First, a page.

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First Blood Test to Predict Preeclampsia in Pregnant Women Approved by FDA


A recently authorised blood test that detects preeclampsia may be useful for thousands of pregnant women.

Preeclampsia is a potentially fatal condition in which a pregnant individual who had never before had high blood pressure suddenly gets it. The Centres for Disease Control and Prevention (CDC) estimate that preeclampsia affects one in every 25 pregnancies in the United States each year.

Thermo Fisher Scientific’s cutting-edge biomarker test can predict, with 94% accuracy, whether or not a pregnant woman will experience severe preeclampsia over the following two weeks. Although the test has been in use for almost ten years in Europe, it was only recently approved for use in the US.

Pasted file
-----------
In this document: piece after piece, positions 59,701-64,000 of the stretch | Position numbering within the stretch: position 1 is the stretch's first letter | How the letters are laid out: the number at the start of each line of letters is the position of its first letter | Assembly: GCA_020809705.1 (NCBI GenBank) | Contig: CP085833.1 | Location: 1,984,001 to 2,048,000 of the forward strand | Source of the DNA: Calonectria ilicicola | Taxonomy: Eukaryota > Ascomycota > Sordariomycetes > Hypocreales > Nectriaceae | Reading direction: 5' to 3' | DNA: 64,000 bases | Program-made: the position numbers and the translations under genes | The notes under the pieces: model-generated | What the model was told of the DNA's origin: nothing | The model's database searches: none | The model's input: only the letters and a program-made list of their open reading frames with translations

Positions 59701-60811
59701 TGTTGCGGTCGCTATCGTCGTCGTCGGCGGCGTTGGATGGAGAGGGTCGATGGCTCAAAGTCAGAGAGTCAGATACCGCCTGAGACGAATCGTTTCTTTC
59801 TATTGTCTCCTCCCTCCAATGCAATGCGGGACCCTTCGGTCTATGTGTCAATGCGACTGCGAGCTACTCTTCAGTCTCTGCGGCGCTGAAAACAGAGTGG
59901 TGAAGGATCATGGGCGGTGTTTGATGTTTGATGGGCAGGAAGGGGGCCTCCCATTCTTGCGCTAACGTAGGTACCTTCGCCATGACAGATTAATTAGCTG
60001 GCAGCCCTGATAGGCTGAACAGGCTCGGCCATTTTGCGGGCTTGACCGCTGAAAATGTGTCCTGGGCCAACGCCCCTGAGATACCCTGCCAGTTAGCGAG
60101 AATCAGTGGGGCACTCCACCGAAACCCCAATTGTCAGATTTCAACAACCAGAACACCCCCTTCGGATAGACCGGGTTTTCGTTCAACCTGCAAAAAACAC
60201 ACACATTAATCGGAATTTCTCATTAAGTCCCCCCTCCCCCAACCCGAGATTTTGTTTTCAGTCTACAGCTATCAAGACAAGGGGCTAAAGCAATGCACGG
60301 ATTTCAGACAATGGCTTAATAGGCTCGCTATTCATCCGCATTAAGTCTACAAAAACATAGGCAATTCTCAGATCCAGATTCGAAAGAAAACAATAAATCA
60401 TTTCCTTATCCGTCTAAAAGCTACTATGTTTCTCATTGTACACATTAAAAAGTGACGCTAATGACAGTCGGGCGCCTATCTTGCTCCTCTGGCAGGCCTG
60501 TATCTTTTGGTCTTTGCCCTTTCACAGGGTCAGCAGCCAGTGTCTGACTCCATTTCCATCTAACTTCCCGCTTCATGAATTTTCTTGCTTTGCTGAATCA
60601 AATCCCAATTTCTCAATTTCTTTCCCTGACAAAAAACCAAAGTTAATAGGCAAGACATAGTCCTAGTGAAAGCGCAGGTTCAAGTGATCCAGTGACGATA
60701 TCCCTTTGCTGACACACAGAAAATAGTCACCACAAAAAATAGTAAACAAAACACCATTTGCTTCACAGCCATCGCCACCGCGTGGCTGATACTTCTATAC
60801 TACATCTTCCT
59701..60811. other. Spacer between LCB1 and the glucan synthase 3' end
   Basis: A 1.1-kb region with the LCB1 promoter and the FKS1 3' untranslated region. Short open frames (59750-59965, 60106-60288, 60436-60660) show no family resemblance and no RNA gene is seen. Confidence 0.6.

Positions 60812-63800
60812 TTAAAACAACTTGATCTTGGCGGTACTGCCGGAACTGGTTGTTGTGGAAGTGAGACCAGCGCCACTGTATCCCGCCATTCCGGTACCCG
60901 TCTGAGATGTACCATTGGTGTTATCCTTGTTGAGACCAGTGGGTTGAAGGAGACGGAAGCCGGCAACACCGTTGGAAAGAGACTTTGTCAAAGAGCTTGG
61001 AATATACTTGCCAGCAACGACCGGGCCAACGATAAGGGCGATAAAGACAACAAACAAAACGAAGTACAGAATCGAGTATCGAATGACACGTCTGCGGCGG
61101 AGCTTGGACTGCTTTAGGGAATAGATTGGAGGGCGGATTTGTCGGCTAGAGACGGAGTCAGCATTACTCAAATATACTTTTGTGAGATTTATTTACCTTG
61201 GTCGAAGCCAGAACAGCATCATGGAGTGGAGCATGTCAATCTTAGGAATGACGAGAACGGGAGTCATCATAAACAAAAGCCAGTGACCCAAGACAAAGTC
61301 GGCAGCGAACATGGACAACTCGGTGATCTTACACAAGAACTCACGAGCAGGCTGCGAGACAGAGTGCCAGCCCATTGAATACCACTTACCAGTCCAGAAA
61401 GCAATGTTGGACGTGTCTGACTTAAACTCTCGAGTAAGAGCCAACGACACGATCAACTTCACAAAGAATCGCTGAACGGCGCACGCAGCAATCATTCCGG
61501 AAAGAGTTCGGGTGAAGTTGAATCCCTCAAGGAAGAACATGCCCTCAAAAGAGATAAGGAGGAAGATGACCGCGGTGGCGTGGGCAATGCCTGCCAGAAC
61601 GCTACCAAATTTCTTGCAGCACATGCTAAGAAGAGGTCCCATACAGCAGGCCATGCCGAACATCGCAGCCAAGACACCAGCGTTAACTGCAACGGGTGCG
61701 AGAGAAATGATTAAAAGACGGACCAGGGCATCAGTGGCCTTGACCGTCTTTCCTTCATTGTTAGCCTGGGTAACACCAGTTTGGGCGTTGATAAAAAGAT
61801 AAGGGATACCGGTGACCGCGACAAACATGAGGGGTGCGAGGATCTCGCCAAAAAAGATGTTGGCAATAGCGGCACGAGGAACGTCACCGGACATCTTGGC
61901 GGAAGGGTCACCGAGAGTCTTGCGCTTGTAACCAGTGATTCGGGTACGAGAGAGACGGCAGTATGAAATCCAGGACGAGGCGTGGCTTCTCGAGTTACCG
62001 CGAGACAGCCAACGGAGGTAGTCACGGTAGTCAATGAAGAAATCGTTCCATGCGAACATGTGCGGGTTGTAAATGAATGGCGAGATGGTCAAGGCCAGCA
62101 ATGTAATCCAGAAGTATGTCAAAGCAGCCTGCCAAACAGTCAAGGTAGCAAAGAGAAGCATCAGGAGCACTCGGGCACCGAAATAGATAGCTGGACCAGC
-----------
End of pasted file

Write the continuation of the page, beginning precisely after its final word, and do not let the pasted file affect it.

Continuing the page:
In American hospitals, the test is currently being introduced gradually.

There are many levels of preeclampsia. The test will assist medical professionals in determining which patients are most vulnerable to developing severe forms of the illness, which can result in seizures (a condition known as eclampsia), preterm birth, harm to or death of both mother and child, or both.

The test is intended to be utilised on women who have previously received a preeclampsia diagnosis or who are exhibiting symptoms, rather than on all pregnant women.

“The purpose is to predict who will have severe preeclampsia,” said Anum Minhas, MD, an assistant professor of medicine at Johns Hopkins Medicine, who specializes in cardio-obstetrics and cardiovascular disease in women. “In that case, those women may be hospitalized early to be monitored or need to have their babies early.”

Placental growth factor (PlGF) and sFlt-1, two biomarkers that show placental health, are combined in the novel test. In a hospital’s diagnostics lab, both tests are completed in about 30 minutes.

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